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Image 1/2: Remove the bottom case. Image 2/2: Remove the bottom case.
  • Thread the remaining tubes and wires through the bottom case to free it from the main unit.

  • Remove the bottom case.

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Image 1/3: There are a series of tabs on all four sides of the shell. Image 2/3: Start by using a flathead screwdriver or spudger to pop the first tab. Image 3/3: Work your way around the case, freeing tabs as you go.
  • Removing the outer shell requires some force.

  • There are a series of tabs on all four sides of the shell.

  • Start by using a flathead screwdriver or spudger to pop the first tab.

  • Work your way around the case, freeing tabs as you go.

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Image 1/3: Image 2/3: Image 3/3:
  • Keep prying!

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  • Remove the outer shell.

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  • Extricate the control button wires from the case assembly.

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Image 1/2: This part, which measures water flow, is referred to as a 'debimetre' in Nespresso's part lists. It is part # 932-9521. Image 2/2: Remove the sensor data cable.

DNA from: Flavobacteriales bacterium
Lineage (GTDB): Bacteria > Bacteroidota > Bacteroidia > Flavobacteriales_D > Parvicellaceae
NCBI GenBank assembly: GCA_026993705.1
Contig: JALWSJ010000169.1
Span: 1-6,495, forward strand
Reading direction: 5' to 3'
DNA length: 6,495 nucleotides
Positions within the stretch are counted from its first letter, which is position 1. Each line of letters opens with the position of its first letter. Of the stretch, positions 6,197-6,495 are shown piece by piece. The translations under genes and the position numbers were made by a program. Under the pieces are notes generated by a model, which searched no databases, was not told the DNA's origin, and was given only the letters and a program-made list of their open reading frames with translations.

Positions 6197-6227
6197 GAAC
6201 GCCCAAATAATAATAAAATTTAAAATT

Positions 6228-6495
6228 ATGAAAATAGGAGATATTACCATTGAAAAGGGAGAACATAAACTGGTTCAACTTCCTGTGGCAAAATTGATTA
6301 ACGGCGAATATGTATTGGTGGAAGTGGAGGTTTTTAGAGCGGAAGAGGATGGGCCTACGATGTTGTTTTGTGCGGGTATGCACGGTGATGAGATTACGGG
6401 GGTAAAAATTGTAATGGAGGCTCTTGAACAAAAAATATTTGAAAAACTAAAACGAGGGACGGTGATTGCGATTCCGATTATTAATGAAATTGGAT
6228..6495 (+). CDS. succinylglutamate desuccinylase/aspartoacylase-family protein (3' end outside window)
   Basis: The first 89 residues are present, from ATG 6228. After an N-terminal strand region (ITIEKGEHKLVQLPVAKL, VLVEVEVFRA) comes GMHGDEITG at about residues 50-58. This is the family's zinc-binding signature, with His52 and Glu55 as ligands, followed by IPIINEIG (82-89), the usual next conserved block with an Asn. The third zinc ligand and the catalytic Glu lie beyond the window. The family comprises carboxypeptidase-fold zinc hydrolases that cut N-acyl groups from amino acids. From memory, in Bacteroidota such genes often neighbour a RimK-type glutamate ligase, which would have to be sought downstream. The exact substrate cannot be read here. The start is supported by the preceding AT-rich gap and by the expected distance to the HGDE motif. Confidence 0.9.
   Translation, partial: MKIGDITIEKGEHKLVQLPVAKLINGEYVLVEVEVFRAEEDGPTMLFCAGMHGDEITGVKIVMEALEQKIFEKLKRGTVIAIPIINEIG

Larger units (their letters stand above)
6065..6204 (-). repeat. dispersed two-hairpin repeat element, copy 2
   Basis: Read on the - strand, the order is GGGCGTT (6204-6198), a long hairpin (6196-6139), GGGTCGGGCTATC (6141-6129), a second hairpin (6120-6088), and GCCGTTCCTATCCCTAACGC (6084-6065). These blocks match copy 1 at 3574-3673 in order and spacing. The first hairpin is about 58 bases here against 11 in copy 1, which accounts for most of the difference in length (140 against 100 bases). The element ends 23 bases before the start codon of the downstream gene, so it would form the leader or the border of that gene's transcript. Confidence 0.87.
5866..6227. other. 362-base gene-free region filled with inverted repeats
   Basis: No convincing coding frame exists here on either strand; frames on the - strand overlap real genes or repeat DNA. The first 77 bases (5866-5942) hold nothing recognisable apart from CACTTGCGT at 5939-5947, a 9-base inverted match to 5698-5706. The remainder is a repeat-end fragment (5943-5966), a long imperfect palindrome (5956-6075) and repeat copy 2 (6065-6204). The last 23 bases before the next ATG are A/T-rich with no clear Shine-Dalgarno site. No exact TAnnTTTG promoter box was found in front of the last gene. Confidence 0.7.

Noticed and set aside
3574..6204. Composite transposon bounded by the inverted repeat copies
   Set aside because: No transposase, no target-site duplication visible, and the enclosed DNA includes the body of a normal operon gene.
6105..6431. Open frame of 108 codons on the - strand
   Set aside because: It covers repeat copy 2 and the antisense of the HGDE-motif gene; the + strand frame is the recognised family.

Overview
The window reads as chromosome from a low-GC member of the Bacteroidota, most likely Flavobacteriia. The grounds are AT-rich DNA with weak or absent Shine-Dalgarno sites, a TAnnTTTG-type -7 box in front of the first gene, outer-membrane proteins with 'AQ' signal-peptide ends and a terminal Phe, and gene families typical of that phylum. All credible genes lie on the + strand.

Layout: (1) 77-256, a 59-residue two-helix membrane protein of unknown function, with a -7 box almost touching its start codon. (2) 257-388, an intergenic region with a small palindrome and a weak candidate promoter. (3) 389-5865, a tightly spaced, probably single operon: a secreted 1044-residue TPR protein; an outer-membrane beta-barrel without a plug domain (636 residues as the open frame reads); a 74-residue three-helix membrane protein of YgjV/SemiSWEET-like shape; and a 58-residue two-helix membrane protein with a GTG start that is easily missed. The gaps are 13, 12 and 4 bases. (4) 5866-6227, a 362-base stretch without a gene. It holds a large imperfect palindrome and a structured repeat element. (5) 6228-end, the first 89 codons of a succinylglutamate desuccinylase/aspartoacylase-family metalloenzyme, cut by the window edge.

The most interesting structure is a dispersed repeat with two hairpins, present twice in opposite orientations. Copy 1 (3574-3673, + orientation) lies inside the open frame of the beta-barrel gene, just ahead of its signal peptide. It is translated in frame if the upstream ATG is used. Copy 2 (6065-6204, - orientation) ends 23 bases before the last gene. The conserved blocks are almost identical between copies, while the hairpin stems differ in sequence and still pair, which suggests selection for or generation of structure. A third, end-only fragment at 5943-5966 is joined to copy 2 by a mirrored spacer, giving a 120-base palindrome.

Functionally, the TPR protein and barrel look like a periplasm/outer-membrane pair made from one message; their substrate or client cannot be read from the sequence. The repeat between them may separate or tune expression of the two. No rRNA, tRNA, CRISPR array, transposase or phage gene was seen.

• Remove the blue tube from the flow meter.

  • This part, which measures water flow, is referred to as a 'debimetre' in Nespresso's part lists. It is part # 932-9521.

  • Remove the sensor data cable.

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Image 1/1: Repeat this for the clip attaching the valve to the water heater.
  • The pump feed tube uses a clever retaining clip. Remove this clip with your pliers. It does not require much force.

  • Repeat this for the clip attaching the valve to the water heater.

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  • Remove the valve assembly from the frame.

Is there a general name for this type of connector - the metal doohickey on the end of the tube, plus the retaining clip?

Michael Kwun - Reply

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  • Disconnect the power cable from the spade connector on the side of the water pump.

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  • Remove the side panel from the other side of the unit. The tab positions are similar to the first side panel.

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Image 1/3: Image 2/3: Image 3/3:
  • Disengage the tabs holding the top assembly to the case.

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Image 1/2: Remove the top case. Be careful, the button cables are captive to the case. Disentangle the cables and set the top next to the frame. Image 2/2: You will not be able to completely remove the top case until the circuit board is removed. (The button cables do not disconnect from the main circuit board.)